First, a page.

This month at CVS, ExtraCare savings include $0.50 off Dove Chocolate Dipped Fruit, $0.25 off 1-gallon of milk, and $2.00 off Alkaline Batteries—discounts that keep going and going.

Wouldn’t it be nice to have the same percent off attorneys’ fees, or coupons for half-price on your next court case

According to a recent ethics opinion, apparently you can.

The American Bar Association (ABA) declared that ethics these discount deals may be structured in two ways:

  • First, in coupon deals, a lawyer can sell a $25 coupon, for example, at a 50 percent discount on up to five hours of legal services. 
  • Second, in prepaid deals, a lawyer can charge $500 for up to five hours of legal service, a value of $1,000.

If the money is collected up front by the marketing organization—along with some information—than there’s no problem.

Nevertheless, the ABA Standing Committee on Ethics and Professional Responsibility warns about these coupon deals, stating in Formal Opinion 465:

“The committee has identified numerous difficult issues associated with prepaid deals, especially how to properly manage payment of advance legal fees, and is less certain that prepaid deals can be structured to comply with all ethical and professional obligations under the Model Rules.”

It’s not just the ABA that’s concerned.

Lawyers are also concerned that price equals value—that clients will believe the quality of services rendered were as low as the bill for them. Lawyers suspect clients will become accustomed discounting and will eventually refuse to pay full-price for attorney’s fees or choose alternative representation in the event these fees rise.

However, discounting can be an important strategy for attracting new clients or retaining old ones in a competitive market. With an overabundance of attorneys today, this type of corporate strategy of price differentiation is key.

Luckily for lawyers, however, times are looking up and fees are going up with them.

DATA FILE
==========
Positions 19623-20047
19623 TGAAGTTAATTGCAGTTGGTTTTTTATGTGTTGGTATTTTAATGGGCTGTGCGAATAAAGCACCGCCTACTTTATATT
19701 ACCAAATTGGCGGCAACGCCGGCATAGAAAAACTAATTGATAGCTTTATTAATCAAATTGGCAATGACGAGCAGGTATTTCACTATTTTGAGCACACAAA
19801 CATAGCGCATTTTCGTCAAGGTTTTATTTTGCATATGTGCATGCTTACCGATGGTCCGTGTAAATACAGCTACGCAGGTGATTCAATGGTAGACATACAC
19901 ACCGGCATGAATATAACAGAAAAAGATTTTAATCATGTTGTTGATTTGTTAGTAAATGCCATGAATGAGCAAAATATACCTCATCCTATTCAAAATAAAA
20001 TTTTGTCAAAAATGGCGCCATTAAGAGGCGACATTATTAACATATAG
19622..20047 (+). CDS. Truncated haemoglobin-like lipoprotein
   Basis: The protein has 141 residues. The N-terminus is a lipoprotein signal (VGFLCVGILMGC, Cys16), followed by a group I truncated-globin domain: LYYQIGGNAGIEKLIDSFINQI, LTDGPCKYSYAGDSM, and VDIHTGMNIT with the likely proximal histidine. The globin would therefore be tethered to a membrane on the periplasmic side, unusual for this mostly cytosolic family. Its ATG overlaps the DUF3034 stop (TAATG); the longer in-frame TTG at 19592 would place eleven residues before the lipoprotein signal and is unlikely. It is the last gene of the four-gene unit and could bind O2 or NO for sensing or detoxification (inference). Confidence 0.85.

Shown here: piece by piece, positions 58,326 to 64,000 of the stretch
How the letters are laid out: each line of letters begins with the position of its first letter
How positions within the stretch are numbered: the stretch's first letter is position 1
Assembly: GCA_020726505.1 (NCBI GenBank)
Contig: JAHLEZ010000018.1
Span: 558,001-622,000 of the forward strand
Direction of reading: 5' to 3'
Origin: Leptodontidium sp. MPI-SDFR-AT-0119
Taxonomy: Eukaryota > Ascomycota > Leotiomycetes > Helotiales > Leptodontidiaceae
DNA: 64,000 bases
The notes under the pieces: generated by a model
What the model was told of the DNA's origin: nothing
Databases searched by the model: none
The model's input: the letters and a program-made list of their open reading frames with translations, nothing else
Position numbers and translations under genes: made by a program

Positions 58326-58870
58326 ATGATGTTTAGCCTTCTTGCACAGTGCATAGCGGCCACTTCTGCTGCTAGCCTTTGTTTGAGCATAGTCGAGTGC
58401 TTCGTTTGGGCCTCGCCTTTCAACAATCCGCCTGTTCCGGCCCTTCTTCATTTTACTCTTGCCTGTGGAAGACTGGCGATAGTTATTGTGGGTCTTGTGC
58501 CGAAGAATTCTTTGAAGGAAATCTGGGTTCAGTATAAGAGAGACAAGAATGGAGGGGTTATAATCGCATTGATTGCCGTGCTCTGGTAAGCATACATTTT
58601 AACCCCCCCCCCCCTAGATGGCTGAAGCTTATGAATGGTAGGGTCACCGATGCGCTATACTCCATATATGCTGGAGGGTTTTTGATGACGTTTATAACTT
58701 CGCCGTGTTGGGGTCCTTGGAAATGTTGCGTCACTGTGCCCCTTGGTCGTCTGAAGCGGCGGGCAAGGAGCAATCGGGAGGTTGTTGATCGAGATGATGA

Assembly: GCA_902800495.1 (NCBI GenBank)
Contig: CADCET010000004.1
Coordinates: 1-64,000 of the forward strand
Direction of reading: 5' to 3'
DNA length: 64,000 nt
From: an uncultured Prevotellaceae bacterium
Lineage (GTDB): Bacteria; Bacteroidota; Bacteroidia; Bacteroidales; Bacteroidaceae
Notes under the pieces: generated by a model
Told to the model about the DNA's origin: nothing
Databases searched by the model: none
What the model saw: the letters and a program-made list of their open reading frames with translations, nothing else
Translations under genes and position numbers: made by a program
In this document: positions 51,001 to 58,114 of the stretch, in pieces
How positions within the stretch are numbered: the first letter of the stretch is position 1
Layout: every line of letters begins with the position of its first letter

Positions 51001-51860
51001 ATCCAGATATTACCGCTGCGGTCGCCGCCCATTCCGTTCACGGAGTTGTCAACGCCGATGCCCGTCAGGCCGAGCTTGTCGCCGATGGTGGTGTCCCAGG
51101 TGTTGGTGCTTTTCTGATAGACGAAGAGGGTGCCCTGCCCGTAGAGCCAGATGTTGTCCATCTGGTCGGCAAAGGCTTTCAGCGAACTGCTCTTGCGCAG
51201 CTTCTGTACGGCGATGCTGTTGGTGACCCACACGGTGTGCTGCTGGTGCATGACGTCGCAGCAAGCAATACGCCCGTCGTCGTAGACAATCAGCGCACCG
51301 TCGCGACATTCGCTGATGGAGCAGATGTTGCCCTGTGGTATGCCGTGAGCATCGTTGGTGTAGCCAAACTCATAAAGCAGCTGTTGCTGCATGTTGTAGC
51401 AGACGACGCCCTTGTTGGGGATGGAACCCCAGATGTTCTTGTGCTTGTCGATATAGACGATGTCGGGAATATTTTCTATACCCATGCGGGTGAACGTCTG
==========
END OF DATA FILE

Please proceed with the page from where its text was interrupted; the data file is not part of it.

According to a Law Watch Managing Partner Confidence Index survey, confidence in the broader economic, and particularly in business conditions for the legal profession, has increased.

“A lot of the discounting pressure that we’ve seen over the course of a number of years now, post-recession, has been driven by the fact that there’s not enough legal work to go around,” explains Citi senior client adviser Gretta Rusanow to The AmLaw Daily.

“So, where firms have excess capacity, they are more inclined to discount their fees in an effort to keep their lawyers busy.”

Increased confidence in the market is a good sign for lawyers.

In the end, whether you firm decides to discount or not, managers should emphasize the following to clients:

1. Evidence of the value

Have a new client one-page summary sheet that lists your firm’s case wins, satisfied client testimonials, and the profiles of your qualified employees. Provide a short cost-benefit analysis that shows your fees are appropriate, as well as important to stave off the possibility of higher costs in the future.

2. Consistency in work product

Consistency equates to quality. Provide regular case matter updates, personal and electronic communication, and billing. Clients are less upset by invoices that they are already expecting.

3. Confidence in the future

Increased confidence about the market or the future of the field of law is good news on the whole. But, retaining confidence in the high quality of your practice will also help your firm retain its clients.

The economy is uncertain. But, with comprehensive and confident work on a client’s case, your performance doesn’t have to be. Even if your clients are coupon-cutting, a law firm’s value is created by a rock-solid reputation, time-proven results, and high human capital—not simply the price tag.

The advent of pricing managers at law firms has created a bevy of metrics on cost and profitability, and savvy clients want to see it!

How much detail should your firm share? Is sharing a profitable marketing practice, or will it cut into your firm’s bottom line? Our panel of experts will address these questions, and more during this practical pricing event.

Pricing is one of the most important factors in a client’s decision-making process when choosing a law firm. Failure to understand the clients’ often unspoken requirements perpetuates pricing shortcomings and lowers profitability.

Take C4CM’s course, “How to Use Pricing Metrics to Win and Keep Legal Clients,” on Thursday, January 28, 2016, at 2:00 PM Eastern.

  • During this information-packed webinar, you will learn: 
  • Why pricing must be a part of your marketing strategy,
  • How to use the metrics you already have, and
  • Steps to align pricing strategy with your firm’s broader strategic objectives.

The course includes:

  • How to set cost and profit objectives, and determine what value customers perceive in your product and how willing are they to pay for it?
  • Ways to include competitors and similar products in the pricing mix, and structure accordingly
  • How top firms are tracking and sharing data in a manner that satisfies client needs
  • Explanation of how clients use price as an indicator of quality
  • Methods your firm can use to make sure data drives the right kinds of discussions
  • Why more firms are engaging in rate negotiations for pricing of individual pitches and proposals